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Details of Grant 

EPSRC Reference: EP/L015374/1
Title: EPSRC and MRC Centre for Doctoral Training in Mathematics for Real-World Systems
Principal Investigator: Richardson, Professor M
Other Investigators:
Keeling, Professor M Connaughton, Professor C Rand, Professor DA
Ball, Professor RC Bowskill, Miss J Grosskinsky, Dr SW
Researcher Co-Investigators:
Project Partners:
BT Jaguar Land Rover National Grid
Polymaths Consulting Ltd Public Health England Public Health Wales
Sciteb Simpact Thales Ltd
The Pirbright Institute University Hospitals Birmingham University of Birmingham
Department: Mathematics
Organisation: University of Warwick
Scheme: Centre for Doctoral Training
Starts: 01 April 2014 Ends: 30 September 2022 Value (£): 3,692,569
EPSRC Research Topic Classifications:
Complexity Science Non-linear Systems Mathematics
Numerical Analysis Statistics & Appl. Probability
EPSRC Industrial Sector Classifications:
Manufacturing Communications
Energy Transport Systems and Vehicles
Aerospace, Defence and Marine Financial Services
Related Grants:
Panel History:
Panel DatePanel NameOutcome
23 Oct 2013 EPSRC CDT 2013 Interviews Panel E Announced
Summary on Grant Application Form
MathSys addresses two of EPSRC's CDT priority areas in Mathematical Sciences: "Mathematics of Highly Connected Real-World Systems" and "New Mathematics in Biology and Medicine". We will train the next generation of skilled applied mathematical researchers to use and develop cutting-edge techniques enabling them to address a range of challenges faced by science, industry and modern society. Our Centre for Doctoral Training will build on the experience and successes of the Complexity Science DTC at Warwick, while refining the scope of problems addressed. It will provide a supportive and stimulating environment for the students in which the common mathematical challenges underpinning problems from a variety of disciplines can be tackled.

The need for mathematically skilled researchers, trained in an interdisciplinary environment, has never been greater and is viewed as a major barrier in both industry and government. This is supported by quotes from reports and business leaders: "Systems research needs more potential future leaders, both in academia and industry" (EPSRC workshop on Systems science towards Engineering, Feb 2011); Andrew Haldane (Bank of England, 2012) said "The financial crisis has taught us the importance of modelling and regulating finance as a complex, adaptive system. That will require skills currently rare or missing in the regulatory community - including, importantly, in the area of complexity science"; Paul Matthews (GlaxoSmithKline) stated "Scientists trained in statistical and computational approaches who have a sophisticated understanding of biologically relevant models are in short supply. They will be major contributors in the task of translating insights on human biology and disease into treatments and cures."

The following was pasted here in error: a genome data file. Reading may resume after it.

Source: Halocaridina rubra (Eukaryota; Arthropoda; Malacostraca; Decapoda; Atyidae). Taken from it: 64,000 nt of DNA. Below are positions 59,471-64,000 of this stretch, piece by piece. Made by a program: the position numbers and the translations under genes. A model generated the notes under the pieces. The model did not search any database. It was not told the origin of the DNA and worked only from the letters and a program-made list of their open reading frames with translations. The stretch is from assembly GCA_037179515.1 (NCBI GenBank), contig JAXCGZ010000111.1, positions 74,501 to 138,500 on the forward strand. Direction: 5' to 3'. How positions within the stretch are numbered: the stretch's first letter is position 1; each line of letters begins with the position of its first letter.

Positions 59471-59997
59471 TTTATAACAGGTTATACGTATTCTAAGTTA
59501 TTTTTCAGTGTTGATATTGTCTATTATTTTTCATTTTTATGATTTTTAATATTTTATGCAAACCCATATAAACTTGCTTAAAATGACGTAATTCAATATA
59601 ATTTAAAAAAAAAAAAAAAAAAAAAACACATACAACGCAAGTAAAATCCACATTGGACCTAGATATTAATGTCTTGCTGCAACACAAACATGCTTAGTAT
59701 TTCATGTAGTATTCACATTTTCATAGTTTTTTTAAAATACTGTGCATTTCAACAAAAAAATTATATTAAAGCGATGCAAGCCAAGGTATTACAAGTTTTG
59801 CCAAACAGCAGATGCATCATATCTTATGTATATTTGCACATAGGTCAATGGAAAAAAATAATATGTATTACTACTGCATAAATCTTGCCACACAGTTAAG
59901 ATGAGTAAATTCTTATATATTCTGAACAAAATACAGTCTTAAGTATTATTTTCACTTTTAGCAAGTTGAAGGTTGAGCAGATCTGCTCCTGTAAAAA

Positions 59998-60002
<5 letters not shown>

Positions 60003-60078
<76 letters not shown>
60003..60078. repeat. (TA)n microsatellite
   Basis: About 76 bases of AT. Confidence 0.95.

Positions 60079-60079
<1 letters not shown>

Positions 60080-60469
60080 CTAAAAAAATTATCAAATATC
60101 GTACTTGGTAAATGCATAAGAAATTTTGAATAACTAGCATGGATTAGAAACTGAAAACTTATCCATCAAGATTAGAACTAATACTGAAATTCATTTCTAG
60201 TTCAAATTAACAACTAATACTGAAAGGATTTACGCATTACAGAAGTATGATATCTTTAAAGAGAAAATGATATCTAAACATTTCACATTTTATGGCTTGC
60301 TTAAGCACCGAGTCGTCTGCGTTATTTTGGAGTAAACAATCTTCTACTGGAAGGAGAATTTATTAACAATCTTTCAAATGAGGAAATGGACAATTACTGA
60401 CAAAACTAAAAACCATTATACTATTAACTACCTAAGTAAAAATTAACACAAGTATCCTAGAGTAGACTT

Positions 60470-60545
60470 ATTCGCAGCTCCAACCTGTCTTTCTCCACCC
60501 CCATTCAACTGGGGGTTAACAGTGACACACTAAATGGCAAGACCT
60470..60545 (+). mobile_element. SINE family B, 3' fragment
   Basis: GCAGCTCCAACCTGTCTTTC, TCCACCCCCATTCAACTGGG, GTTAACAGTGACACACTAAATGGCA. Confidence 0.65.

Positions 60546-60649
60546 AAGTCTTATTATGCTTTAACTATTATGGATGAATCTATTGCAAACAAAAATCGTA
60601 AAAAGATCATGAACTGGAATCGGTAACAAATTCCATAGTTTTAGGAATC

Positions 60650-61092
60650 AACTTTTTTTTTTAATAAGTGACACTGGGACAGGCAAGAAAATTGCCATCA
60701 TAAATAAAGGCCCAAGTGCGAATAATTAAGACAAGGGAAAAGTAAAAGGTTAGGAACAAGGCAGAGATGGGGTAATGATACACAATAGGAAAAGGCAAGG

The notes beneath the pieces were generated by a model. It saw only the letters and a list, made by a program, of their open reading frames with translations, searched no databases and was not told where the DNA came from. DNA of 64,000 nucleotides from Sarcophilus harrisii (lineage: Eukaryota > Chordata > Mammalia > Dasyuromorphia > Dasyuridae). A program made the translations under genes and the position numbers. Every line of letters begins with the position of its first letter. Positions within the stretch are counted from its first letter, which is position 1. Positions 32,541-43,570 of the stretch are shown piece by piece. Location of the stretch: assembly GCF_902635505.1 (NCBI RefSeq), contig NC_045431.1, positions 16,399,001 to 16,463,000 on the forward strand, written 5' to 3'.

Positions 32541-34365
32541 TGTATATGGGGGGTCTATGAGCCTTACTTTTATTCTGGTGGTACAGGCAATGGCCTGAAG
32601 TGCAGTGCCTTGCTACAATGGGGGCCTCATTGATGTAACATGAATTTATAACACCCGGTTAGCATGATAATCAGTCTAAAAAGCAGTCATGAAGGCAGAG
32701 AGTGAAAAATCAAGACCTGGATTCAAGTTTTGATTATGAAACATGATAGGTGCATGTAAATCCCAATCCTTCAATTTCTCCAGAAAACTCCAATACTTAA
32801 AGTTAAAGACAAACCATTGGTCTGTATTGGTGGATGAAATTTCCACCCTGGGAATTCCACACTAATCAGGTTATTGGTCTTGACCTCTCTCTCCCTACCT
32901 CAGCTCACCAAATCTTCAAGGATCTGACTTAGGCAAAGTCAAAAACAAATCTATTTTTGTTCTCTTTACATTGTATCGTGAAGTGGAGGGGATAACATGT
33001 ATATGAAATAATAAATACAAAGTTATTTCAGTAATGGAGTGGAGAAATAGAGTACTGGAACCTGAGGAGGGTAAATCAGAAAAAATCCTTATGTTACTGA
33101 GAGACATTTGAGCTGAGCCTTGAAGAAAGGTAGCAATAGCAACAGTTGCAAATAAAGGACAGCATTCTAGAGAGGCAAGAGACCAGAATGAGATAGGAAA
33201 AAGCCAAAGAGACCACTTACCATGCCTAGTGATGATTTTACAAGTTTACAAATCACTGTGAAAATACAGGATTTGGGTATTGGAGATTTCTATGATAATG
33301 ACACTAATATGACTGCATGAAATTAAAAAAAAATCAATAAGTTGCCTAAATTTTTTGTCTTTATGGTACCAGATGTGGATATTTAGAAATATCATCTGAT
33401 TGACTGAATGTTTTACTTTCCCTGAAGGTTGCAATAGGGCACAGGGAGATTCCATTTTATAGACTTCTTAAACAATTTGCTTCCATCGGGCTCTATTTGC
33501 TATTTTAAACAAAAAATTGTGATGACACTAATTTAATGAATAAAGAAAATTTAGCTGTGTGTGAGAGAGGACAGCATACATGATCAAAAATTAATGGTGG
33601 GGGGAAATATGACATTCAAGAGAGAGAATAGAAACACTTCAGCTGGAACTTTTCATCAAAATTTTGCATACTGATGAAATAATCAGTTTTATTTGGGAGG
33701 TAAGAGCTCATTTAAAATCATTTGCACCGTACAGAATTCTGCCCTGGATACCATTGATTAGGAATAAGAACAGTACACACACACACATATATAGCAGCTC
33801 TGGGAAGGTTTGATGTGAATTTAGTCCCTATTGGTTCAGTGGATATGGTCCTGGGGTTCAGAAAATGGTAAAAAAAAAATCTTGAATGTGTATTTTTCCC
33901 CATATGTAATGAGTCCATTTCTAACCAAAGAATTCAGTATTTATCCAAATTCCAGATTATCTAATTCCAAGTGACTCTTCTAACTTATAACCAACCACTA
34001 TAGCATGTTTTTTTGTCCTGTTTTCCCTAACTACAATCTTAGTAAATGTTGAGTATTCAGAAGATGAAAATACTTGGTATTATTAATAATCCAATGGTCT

Our CDT will address this need by training PhD students in the development and innovation of mathematics in the context of real-world systems and will operate in close collaboration with stakeholders from outside academia who will provide motivating problems and real-world experience. Common mathematical themes will include statistical behaviour of complex systems, tipping points, novel methods in control and resilience, hierarchical aggregation methods, model selection and sufficiency, implications of network structure, response to aperiodic forcing and shocks, and methods for handling complex data. Applications will be driven by local and external partner expertise in Epidemiology, Systems Biology, Crop Science, Healthcare, Operational Research, Systems Engineering, Network Science, Financial Regulation, Data Analysis and Social Behaviour. We believe that the merging of real-world applications with development of novel mathematics will have great synergy; applications will motivate and drive mathematical advances while novel mathematics will allow students to solve challenging real-world problems.

The doctoral training programme will follow a 1+3 year MSc+PhD model that has proved successful in the Complexity Science DTC. The first year will consist of six months of taught training, followed by 3-month group research projects on problems set by external partners and a 3-month individual research project, leading to an MSc qualification. This preparation will enable the students to make rapid progress tackling their 3-year PhD research project, under the guidance of one mathematical and one application-oriented supervisor, alongside general skills training and group research projects. We have over 50 suitable supervisors with relevant mathematical expertise, all enthusiastic to contribute; they will be supported by a similar number of application-oriented supervisors from across campus and from external partners.

The CDT seeks the equivalent of 7 full studentships per year from EPSRC and has commitment from non-RCUK sources for the equivalent of 3 full studentships per year.
Key Findings
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Potential use in non-academic contexts
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Date Materialised
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Further Information:  
Organisation Website: http://www.warwick.ac.uk